When moving a business to another state, business leaders must consider issues beyond choosing a moving company.
The most obvious concerns stem from the legal issues surrounding your current state’s laws and how different the laws are in your new location.
However, there are other considerations that drive business leaders to decide on relocation, such as:
- Costs of operations and living
- Access to the talent pool in another location
- Competitive advantages of moving to another market
Before you start to pack any boxes, obviously, it’s wise to consult legal counsel.
Attorneys can help your business follow all applicable state and local laws in the new location – as well as other legal concerns that may impact your business in the short- or long-term.
That said, let’s take a closer look at HR-related matters that may influence your decision to move (or not).
1. What are the financial factors to consider when moving a business?
The further away your company moves, the higher the cost of moving. The same logic applies to the relative size of your company.
Remember: Relocating 2,000 employees across the country will be much more costly than moving a 20-person office across state lines.
But understanding the costs of a business relocation goes beyond the mover’s initial estimate for hauling desks and office equipment. Consider these operating costs in the new state to help calculate the impact of relocating business to another state:
- Property lease or mortgage payments
- Cost for utilities and supplies needed for your business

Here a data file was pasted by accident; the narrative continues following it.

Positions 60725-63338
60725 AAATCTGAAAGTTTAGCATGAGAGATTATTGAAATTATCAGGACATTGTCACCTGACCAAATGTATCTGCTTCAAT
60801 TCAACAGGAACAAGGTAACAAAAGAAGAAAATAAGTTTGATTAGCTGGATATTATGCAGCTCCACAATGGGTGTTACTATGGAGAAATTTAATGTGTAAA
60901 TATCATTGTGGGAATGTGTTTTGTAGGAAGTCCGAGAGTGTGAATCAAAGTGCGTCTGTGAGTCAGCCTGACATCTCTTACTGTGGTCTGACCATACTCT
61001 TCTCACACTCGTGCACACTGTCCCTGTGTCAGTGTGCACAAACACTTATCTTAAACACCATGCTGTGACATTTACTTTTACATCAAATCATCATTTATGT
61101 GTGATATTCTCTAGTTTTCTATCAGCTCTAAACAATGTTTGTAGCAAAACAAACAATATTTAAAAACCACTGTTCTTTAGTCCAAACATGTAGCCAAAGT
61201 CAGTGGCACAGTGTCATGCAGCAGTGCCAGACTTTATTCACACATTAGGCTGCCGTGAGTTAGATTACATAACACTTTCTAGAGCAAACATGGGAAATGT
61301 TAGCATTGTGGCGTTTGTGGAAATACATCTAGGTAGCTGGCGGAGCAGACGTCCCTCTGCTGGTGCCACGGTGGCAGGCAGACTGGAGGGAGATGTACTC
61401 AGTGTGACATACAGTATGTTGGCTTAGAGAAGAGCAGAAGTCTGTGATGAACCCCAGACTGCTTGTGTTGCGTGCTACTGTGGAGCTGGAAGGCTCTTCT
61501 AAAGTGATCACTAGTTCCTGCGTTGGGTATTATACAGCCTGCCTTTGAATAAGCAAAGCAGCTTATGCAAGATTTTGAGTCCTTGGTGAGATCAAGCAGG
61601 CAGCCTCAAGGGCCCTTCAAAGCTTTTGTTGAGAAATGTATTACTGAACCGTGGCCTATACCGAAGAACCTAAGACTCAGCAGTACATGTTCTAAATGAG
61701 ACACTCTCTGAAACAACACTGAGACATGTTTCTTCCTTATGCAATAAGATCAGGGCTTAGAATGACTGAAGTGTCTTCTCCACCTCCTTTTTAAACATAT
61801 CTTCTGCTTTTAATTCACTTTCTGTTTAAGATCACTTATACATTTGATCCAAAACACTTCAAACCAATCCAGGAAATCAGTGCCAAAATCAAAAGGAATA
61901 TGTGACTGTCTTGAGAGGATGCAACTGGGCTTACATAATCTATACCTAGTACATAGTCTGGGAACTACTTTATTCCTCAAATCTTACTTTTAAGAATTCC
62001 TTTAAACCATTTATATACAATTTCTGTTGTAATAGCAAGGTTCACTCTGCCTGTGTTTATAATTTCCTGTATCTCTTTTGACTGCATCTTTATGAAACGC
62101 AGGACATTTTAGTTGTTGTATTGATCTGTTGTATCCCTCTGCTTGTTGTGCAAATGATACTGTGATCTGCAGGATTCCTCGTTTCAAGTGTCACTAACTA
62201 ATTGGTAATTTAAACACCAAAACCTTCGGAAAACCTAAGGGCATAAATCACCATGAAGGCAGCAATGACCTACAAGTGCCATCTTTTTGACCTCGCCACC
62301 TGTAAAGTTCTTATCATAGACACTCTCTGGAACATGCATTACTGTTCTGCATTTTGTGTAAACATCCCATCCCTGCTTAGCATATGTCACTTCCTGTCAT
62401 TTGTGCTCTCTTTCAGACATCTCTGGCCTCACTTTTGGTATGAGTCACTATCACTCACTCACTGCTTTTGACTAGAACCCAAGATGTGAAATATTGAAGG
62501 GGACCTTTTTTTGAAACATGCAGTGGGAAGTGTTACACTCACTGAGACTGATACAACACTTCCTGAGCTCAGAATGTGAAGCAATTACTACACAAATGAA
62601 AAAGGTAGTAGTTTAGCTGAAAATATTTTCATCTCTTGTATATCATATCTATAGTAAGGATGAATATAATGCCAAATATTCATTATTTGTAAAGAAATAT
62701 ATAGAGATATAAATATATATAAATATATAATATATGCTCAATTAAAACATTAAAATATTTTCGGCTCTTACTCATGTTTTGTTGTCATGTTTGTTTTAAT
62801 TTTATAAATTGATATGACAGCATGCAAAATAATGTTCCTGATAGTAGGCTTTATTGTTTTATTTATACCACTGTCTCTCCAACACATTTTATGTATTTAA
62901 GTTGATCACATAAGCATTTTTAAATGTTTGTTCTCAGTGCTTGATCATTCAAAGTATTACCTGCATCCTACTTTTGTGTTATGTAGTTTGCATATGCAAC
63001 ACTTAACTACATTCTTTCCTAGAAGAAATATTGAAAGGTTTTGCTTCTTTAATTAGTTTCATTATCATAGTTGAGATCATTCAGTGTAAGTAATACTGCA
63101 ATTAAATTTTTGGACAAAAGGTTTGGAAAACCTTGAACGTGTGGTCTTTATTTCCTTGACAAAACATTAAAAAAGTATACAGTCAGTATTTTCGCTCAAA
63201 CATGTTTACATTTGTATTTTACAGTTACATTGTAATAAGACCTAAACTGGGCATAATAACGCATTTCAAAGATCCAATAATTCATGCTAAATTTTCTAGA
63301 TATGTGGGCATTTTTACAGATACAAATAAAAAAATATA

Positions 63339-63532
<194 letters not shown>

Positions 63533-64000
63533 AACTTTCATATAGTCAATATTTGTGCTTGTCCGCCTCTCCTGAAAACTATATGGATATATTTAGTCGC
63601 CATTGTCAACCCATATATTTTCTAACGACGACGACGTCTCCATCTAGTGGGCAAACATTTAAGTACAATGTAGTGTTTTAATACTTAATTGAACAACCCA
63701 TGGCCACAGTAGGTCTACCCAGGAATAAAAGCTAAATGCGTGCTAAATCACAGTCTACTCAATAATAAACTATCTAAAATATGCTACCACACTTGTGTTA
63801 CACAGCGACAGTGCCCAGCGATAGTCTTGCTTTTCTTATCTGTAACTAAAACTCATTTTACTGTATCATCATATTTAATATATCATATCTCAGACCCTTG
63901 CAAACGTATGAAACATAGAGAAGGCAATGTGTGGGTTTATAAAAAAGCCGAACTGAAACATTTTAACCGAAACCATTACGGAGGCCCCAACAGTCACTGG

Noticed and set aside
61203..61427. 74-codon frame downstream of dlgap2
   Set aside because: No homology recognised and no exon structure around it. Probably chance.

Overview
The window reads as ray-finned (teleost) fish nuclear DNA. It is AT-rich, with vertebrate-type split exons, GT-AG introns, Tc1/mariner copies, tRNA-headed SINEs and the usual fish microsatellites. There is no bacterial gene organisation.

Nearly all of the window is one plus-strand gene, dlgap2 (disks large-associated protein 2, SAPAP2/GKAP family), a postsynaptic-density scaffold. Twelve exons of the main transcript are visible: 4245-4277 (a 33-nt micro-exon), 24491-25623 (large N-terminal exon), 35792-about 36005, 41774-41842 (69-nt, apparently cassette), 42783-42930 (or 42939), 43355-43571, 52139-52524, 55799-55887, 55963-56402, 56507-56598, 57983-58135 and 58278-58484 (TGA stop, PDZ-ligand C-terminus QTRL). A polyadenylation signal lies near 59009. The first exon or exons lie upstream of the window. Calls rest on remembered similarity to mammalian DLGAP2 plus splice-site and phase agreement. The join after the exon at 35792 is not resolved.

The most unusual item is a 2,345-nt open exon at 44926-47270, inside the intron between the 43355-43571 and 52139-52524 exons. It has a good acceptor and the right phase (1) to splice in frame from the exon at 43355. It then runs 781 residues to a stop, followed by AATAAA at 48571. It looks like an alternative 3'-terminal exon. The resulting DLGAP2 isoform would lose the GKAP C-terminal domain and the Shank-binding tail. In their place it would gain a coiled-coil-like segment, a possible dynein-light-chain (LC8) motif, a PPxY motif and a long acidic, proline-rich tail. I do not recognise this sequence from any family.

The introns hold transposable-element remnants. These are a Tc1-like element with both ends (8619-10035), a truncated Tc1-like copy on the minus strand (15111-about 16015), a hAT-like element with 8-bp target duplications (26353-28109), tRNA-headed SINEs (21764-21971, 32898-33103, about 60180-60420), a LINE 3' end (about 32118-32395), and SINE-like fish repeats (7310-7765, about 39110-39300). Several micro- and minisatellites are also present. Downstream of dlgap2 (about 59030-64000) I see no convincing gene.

- Changes in shipping costs from your new location
- Tax rates for the city, county and state
- Costs from complying with different regulations
- Cost of applicable licenses to operate in the new state
- Availability of tax incentives from a new municipality
- The wage scale to hire local talent
2. How might taxes, payroll and your company’s relocation impact your business?
It’s essential to assess your new location’s tax situation before moving your business to another state. A tax expert can be useful as you explore this aspect of a potential move. Depending on where you’re moving, a new location’s taxes may have a considerable impact on your organization’s profitability.
For instance, if you’re moving to a high-cost city like New York City or San Francisco, there may be multiple types of taxes (city, state, municipal) to pay. Or, if you’re moving away from a high-cost city, the inverse tax implications may be true.
Meanwhile, some businesses may be eligible for tax credits and other incentives in different locations.
Finally, if you are using a local payroll company that doesn’t do business in your new location, you may have to start over with a new payroll services provider. If you use a professional employer organization or PEO, they can adjust your payroll for your new location. In this case, it might be time to consider how a PEO can help you with employer responsibilities.
3. How will you navigate HR regulatory compliance in a new location?
Initially, some businesses may be motivated to relocate solely because another state has less stringent business regulations and lower taxes.